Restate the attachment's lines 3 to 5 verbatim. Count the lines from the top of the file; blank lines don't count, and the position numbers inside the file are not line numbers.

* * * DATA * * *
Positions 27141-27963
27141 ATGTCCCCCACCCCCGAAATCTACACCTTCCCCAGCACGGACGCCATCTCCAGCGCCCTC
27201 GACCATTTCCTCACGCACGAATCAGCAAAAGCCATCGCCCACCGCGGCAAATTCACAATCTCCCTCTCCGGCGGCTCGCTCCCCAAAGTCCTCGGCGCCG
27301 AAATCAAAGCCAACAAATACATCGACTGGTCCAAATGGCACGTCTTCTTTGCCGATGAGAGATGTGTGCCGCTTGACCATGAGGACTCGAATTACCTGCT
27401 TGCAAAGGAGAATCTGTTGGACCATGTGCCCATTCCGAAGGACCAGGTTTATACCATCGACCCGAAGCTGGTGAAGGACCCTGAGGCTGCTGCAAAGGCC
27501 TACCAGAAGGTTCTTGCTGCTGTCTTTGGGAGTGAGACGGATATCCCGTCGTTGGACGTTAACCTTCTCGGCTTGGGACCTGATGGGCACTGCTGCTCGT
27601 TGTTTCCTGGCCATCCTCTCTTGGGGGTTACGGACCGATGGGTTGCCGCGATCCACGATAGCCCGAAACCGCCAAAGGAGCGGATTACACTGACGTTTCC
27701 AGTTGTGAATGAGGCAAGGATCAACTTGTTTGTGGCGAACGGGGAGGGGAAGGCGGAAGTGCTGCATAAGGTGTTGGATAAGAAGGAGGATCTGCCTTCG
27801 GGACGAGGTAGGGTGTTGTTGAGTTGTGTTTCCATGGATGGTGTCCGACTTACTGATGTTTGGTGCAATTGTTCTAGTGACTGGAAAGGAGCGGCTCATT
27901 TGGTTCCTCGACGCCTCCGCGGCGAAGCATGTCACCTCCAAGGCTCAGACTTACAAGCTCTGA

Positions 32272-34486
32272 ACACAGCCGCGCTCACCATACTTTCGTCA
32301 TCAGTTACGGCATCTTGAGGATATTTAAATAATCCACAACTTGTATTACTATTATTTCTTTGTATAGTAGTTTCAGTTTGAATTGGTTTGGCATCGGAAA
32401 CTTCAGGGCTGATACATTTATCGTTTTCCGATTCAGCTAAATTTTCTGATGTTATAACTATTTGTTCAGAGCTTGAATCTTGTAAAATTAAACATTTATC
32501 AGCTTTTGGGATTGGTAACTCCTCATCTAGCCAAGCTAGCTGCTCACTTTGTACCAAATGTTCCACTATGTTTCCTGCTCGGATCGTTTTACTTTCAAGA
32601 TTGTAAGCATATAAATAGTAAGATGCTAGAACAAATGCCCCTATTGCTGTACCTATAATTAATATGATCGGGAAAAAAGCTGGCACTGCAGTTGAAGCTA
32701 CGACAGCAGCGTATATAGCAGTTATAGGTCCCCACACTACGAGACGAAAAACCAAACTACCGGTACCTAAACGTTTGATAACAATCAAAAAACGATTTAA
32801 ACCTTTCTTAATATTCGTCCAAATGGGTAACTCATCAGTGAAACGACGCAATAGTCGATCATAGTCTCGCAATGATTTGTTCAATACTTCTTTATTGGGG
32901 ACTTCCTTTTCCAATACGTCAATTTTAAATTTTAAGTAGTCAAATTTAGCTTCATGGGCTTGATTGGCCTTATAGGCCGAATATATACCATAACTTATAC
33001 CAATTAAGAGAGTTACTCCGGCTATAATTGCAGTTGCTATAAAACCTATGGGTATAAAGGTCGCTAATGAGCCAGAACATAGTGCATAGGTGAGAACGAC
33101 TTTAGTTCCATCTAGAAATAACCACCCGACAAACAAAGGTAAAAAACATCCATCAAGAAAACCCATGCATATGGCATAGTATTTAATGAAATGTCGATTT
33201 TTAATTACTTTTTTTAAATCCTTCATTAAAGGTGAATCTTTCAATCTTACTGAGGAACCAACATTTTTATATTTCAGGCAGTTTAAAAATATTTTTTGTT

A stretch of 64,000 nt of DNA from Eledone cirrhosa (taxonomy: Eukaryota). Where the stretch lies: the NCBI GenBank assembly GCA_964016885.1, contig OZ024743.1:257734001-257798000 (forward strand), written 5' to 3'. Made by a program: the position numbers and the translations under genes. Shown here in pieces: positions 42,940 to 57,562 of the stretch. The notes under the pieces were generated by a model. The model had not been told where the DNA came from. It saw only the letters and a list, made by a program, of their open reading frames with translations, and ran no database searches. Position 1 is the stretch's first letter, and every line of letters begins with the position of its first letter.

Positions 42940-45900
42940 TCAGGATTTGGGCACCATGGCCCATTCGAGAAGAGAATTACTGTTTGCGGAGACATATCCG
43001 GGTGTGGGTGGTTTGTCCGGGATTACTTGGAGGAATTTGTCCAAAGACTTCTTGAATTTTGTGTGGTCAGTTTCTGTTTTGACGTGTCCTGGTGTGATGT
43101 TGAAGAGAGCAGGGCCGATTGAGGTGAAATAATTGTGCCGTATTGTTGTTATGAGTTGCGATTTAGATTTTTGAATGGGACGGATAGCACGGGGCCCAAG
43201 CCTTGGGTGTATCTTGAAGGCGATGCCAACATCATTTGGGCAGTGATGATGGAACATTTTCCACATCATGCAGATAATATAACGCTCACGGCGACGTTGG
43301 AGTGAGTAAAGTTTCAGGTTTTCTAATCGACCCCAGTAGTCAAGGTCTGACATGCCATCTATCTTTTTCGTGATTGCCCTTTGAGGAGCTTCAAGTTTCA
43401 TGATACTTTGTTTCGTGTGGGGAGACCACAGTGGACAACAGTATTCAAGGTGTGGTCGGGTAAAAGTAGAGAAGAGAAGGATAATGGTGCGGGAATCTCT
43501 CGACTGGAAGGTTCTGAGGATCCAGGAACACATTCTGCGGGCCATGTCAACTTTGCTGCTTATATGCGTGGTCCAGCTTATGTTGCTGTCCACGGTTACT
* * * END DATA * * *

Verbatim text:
27201 GACCATTTCCTCACGCACGAATCAGCAAAAGCCATCGCCCACCGCGGCAAATTCACAATCTCCCTCTCCGGCGGCTCGCTCCCCAAAGTCCTCGGCGCCG
27301 AAATCAAAGCCAACAAATACATCGACTGGTCCAAATGGCACGTCTTCTTTGCCGATGAGAGATGTGTGCCGCTTGACCATGAGGACTCGAATTACCTGCT
27401 TGCAAAGGAGAATCTGTTGGACCATGTGCCCATTCCGAAGGACCAGGTTTATACCATCGACCCGAAGCTGGTGAAGGACCCTGAGGCTGCTGCAAAGGCC